A biography of Thomas Beckett is not exactly something I'd pick up every day. This was actually a jumping off point from an article I was reading that pushed me into a deeper dive. I'm glad for the push as John Guy's detailed account of the martyr is both history and page-turning suspense.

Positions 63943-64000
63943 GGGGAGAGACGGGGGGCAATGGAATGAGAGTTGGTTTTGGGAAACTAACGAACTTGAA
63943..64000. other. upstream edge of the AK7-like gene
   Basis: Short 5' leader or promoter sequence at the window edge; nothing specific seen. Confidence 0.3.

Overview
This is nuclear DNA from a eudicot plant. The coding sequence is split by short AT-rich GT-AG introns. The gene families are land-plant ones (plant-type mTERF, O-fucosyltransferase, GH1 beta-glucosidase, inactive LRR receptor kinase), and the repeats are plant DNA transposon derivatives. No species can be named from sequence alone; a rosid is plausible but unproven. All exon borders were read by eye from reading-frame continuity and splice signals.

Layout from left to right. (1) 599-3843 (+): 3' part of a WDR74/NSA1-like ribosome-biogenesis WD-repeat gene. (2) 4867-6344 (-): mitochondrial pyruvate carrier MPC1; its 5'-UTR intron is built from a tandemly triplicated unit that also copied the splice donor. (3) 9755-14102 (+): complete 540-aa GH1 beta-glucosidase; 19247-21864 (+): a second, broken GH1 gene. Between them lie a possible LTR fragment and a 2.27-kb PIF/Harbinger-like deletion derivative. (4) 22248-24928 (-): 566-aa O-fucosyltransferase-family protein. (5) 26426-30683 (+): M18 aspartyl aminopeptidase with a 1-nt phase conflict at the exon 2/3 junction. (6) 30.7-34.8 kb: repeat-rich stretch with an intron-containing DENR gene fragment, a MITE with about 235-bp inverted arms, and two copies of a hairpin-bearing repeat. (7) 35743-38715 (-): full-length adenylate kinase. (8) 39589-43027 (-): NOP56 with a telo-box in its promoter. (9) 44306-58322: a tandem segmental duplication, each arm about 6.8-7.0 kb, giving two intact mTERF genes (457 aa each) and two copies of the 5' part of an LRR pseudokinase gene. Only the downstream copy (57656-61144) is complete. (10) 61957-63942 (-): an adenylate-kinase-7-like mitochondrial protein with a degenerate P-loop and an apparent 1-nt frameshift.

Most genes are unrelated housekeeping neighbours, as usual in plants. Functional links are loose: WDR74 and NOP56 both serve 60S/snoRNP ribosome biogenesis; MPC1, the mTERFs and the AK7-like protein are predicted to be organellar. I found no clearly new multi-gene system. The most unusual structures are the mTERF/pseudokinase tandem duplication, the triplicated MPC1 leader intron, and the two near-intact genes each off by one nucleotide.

If you've heard of Thomas Beckett and the difficulties he had with Henry II in 12th century England, then you know things didn't end well (he was declared a martyr after all). But the knowing doesn't lessen the tension which is ever present as author John Guy carefully pieces together the elements of Beckett's life and then shows us how those pieces led him into a confrontation with a King. Guy spent three years researching and writing this biography and that work shows from page one. Thomas Beckett began life solidly in the middle class (or the 12th century equivalent) and was not particularly scholarly as a young man. In fact what Guy makes clear is that much of Beckett's early success came through being in the right place at the right time and making some solid connections. An early acquaintance with a Norman aristocrat introduced him to some of life's more expensive pleasures which led to a little more ambition in his work-life. His chance comes when he gains a position in the household of Theobald, Archbishop of Canterbury. This job becomes the key to everything that follows. Henry II takes notice of Beckett and when Henry is crowned King, Beckett becomes the new Chancellor within a matter of weeks. His success as Henry's administrator eventually wins Beckett the title of Archbishop of Canterbury - no mean feat considering he wasn't even a priest at the time. But it is here where he and Henry truly begin to clash. King Henry thinks he is placing the perfect ringer within the Catholic church's hierarchy - an Archbishop who will cede some of the church's power to Henry - but Beckett doesn't fall in line as the King hopes. Thus the seeds of his own murder are sown. Piece by piece and decision by decision, John Guy leads us to the inevitable final moments for Beckett. Along the way he tells a tale that includes religion and politics and the machinations and intrigues of the powerful within those realms. This is a history that is as engrossing as it gets - and sort of timely if you consider all the dealings that go on in politics today.